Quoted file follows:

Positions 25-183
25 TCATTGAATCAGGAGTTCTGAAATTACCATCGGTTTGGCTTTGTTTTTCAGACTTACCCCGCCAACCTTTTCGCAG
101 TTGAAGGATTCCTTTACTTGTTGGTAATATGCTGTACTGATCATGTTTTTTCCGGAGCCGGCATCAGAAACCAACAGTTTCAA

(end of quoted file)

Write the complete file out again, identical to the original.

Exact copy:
Positions 25-183
25 TCATTGAATCAGGAGTTCTGAAATTACCATCGGTTTGGCTTTGTTTTTCAGACTTACCCCGCCAACCTTTTCGCAG
101 TTGAAGGATTCCTTTACTTGTTGGTAATATGCTGTACTGATCATGTTTTTTCCGGAGCCGGCATCAGAAACCAACAGTTTCAA